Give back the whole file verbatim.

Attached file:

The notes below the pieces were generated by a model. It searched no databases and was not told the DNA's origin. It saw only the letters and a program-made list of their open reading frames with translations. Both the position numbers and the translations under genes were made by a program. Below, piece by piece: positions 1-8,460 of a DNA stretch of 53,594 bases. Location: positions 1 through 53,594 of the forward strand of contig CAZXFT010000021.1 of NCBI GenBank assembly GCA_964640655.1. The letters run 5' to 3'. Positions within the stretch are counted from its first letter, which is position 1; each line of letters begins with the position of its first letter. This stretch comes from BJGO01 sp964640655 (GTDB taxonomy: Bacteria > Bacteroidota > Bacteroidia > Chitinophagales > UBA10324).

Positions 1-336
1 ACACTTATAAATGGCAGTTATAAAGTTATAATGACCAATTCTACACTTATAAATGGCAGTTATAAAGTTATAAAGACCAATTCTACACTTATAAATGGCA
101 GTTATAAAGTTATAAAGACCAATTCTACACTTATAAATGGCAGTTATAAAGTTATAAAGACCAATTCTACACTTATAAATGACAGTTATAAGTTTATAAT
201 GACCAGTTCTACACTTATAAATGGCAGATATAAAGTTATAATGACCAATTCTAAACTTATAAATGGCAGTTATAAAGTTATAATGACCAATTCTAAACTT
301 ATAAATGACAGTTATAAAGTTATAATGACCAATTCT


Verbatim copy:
The notes below the pieces were generated by a model. It searched no databases and was not told the DNA's origin. It saw only the letters and a program-made list of their open reading frames with translations. Both the position numbers and the translations under genes were made by a program. Below, piece by piece: positions 1-8,460 of a DNA stretch of 53,594 bases. Location: positions 1 through 53,594 of the forward strand of contig CAZXFT010000021.1 of NCBI GenBank assembly GCA_964640655.1. The letters run 5' to 3'. Positions within the stretch are counted from its first letter, which is position 1; each line of letters begins with the position of its first letter. This stretch comes from BJGO01 sp964640655 (GTDB taxonomy: Bacteria > Bacteroidota > Bacteroidia > Chitinophagales > UBA10324).

Positions 1-336
1 ACACTTATAAATGGCAGTTATAAAGTTATAATGACCAATTCTACACTTATAAATGGCAGTTATAAAGTTATAAAGACCAATTCTACACTTATAAATGGCA
101 GTTATAAAGTTATAAAGACCAATTCTACACTTATAAATGGCAGTTATAAAGTTATAAAGACCAATTCTACACTTATAAATGACAGTTATAAGTTTATAAT
201 GACCAGTTCTACACTTATAAATGGCAGATATAAAGTTATAATGACCAATTCTAAACTTATAAATGGCAGTTATAAAGTTATAATGACCAATTCTAAACTT
301 ATAAATGACAGTTATAAAGTTATAATGACCAATTCT